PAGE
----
Dieng, the mystical highlands
“No,” Bart said forcefully, “Not here. The view isn’t the one I saw in my friend’s photo. We have to go further.”
On a grassy ridge at the top of Gunung Prahu, the mountain shaped like a boat’s hull, I was getting exasperated. “Close enough,” I thought. We’d pulled ourselves out of bed at one in the morning, as the rest of the village slumbered peacefully under the brightness of the full moon. Captivated by the rugged scenery around Dieng, a fertile basin in Central Java’s volcanic highlands, our group had unanimously agreed to a sunrise hike some two days earlier. By this time, on the cusp of dawn, I had grown so tired and miserable I almost didn’t care.
But Bart was not backing down. Burying my bare hands deep into my pockets, I begrudgingly started to walk eastwards along the trail. Gusts of frigid air whipped at our faces and sent the long grass into frenzied waves of motion. Five days into a three-month journey across Indonesia, I had never expected to feel this cold.
* * *
Our adventure had started far below the mountain, some 200 kilometers (124 miles) away in the port of Cirebon. The first few hours were largely uneventful, as we cruised along a highway that sliced through glimmering paddy fields, before dropping us into the din of motorcycle traffic and a string of drab, featureless towns. Turning off the busy Jalur Pantura, that crucial four-lane artery running along Java’s northern coast, we wound our way up into the hills, past the occasional house with spices drying on plastic sheets by the roadside.
It was a drive that tested the limits of Bama’s fully-loaded car — and his resolve — on stretches where the road petered out into a blanket of roughly cut stones, with blades of grass poking out from the grooves between each block. We later emerged onto a narrow ribbon of tarmac, meandering below a steep, forested ridge. On the far side of the valley, terraced fields and villages were half-hidden in the clouds, and once we ventured even higher, the mist blotted out all but the closest features beyond our windshield. Eventually the road descended to a place where a strange combination of sun and vapour bathed the scenery in an all-consuming golden glow, as though we’d entered some mystical realm. We saw ethereal silhouettes in the late afternoon light, plumes of billowing steam rising from an unknown source, and knew that we’d finally entered Dieng.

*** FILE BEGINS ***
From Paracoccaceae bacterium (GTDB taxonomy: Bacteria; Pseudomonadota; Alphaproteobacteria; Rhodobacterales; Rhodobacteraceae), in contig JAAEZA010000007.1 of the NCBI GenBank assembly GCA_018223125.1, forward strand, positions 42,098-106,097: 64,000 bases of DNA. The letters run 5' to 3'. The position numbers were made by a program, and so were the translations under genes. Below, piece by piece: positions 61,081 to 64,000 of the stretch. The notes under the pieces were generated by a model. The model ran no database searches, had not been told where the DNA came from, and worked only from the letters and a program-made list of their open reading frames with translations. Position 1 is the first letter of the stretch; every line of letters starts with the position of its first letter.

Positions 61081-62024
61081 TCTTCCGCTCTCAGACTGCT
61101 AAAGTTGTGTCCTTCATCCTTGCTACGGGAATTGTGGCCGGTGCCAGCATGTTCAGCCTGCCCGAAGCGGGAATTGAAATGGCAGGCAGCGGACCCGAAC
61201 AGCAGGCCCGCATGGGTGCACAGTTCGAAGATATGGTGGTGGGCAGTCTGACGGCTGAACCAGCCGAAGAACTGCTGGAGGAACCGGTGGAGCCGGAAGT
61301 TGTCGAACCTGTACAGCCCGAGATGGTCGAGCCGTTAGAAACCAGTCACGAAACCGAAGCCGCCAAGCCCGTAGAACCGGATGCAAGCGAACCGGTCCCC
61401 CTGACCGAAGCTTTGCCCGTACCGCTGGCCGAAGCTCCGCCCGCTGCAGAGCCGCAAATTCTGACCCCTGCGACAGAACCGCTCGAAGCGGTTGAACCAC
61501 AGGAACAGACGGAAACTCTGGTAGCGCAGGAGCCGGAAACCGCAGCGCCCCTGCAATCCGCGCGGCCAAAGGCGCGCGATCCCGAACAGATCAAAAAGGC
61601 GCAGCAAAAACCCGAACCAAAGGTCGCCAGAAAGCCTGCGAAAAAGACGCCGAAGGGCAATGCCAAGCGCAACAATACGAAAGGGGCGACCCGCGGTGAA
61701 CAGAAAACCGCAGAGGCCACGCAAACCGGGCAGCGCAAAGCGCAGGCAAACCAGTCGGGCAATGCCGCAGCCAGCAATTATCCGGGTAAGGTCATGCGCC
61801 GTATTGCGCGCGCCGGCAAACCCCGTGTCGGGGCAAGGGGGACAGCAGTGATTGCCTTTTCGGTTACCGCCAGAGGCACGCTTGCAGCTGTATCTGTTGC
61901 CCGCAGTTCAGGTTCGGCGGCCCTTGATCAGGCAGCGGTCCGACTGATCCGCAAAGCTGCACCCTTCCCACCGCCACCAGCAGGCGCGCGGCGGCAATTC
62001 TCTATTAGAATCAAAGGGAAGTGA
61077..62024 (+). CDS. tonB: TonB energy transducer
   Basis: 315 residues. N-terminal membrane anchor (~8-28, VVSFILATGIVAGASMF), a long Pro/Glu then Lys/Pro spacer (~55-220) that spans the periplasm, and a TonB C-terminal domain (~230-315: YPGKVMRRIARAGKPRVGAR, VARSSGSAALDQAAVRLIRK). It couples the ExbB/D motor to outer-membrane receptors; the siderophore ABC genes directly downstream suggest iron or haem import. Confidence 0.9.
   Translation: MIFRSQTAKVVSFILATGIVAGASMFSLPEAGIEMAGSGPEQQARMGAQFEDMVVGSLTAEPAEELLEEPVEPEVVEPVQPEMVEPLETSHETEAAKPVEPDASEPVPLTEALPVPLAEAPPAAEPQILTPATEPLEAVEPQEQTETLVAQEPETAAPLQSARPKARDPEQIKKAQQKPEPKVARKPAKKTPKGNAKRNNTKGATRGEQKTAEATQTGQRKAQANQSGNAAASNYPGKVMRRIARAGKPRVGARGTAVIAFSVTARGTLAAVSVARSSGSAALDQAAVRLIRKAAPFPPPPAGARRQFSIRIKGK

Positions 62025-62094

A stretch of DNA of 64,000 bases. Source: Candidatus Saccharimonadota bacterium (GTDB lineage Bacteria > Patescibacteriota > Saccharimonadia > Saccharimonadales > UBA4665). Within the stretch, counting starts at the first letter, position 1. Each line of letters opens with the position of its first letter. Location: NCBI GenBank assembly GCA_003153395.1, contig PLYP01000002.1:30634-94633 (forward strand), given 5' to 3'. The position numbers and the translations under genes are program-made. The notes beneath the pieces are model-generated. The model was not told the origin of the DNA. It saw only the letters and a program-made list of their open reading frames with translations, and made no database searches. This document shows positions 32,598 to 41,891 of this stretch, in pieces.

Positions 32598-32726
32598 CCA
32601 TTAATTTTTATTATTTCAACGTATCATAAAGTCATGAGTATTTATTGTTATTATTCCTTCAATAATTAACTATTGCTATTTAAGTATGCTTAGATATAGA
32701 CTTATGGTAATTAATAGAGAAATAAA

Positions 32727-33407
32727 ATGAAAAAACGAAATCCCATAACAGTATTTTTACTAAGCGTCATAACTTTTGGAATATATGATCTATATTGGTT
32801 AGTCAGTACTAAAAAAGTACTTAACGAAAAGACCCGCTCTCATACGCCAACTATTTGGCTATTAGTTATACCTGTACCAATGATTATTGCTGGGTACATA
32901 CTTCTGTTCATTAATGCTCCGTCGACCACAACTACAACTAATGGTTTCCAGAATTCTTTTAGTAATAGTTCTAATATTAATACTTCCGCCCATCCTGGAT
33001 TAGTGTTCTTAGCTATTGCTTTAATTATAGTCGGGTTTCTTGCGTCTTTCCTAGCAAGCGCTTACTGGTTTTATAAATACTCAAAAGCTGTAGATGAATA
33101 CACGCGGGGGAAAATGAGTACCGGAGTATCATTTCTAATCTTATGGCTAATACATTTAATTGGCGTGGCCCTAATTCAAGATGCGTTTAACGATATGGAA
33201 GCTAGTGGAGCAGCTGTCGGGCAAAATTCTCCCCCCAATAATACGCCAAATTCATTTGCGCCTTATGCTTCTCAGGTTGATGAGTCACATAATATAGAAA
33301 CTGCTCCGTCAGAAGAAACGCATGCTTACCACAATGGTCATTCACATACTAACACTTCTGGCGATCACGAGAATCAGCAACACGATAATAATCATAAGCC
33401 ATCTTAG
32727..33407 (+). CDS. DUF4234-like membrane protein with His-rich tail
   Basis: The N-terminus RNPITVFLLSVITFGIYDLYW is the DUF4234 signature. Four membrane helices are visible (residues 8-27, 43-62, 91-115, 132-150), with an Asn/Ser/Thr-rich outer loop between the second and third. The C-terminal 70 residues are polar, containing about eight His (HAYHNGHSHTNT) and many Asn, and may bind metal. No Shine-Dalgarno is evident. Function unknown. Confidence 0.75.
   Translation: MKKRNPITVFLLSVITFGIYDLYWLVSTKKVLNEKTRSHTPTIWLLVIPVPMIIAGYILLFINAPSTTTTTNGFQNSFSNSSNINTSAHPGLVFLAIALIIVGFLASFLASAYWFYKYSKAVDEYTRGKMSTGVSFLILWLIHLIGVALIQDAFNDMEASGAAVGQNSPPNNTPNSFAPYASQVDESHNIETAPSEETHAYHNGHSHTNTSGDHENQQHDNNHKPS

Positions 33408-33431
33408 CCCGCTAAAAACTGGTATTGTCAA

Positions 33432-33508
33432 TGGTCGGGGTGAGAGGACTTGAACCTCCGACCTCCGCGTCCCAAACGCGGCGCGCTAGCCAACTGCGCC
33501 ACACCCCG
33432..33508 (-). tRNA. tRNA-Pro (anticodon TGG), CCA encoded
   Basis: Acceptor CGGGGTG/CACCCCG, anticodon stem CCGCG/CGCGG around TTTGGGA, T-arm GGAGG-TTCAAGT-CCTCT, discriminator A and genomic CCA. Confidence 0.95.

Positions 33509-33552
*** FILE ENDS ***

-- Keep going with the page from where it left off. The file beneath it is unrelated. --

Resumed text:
Javanese legends describe this area as Di Hyang, the “Abode of Gods”. It was, according to a traditional creation myth, the first place supreme god Bhatara Jagatprama made when Java was being formed, and the perch from which he created the rest of the island. Although historic texts refer to Dieng as a mountain, the Dieng of today is synonymous with an ancient caldera at 2,000 metres (6,560 feet) above sea level. Here, the earth itself seems to breathe, as at Sikidang Crater, a perpetually boiling pool amid a threadbare landscape streaked yellow by sulphurous fumes.
Dieng’s status as a holy site is clear even today, thanks to a trove of seventh- and eighth-century Hindu temples. Hewn out of black volcanic andesite, they predate even the Buddhist marvel of Borobudur, making them the oldest religious structures in all of Java. But Dieng was even more impressive in the early 19th century, when Sir Thomas Stamford Raffles wrote of its immense collection of temple remains, reached by great flights of stone steps from four directions. He described a plain “covered with scattered ruins and large fragments of hewn stone to a considerable distance”, where “traces of the site of nearly four hundred temples were discovered, having broad and extensive streets or roads running between them at right angles.”
But the four monumental stairways and a great majority of archaeological sites have long since disappeared. Of the many temples that once dotted the plain, only eight remain standing. Each one is named after a Javanese wayang character drawn from the Hindu epic known as the Mahabharata, a fact that was not lost on Raffles.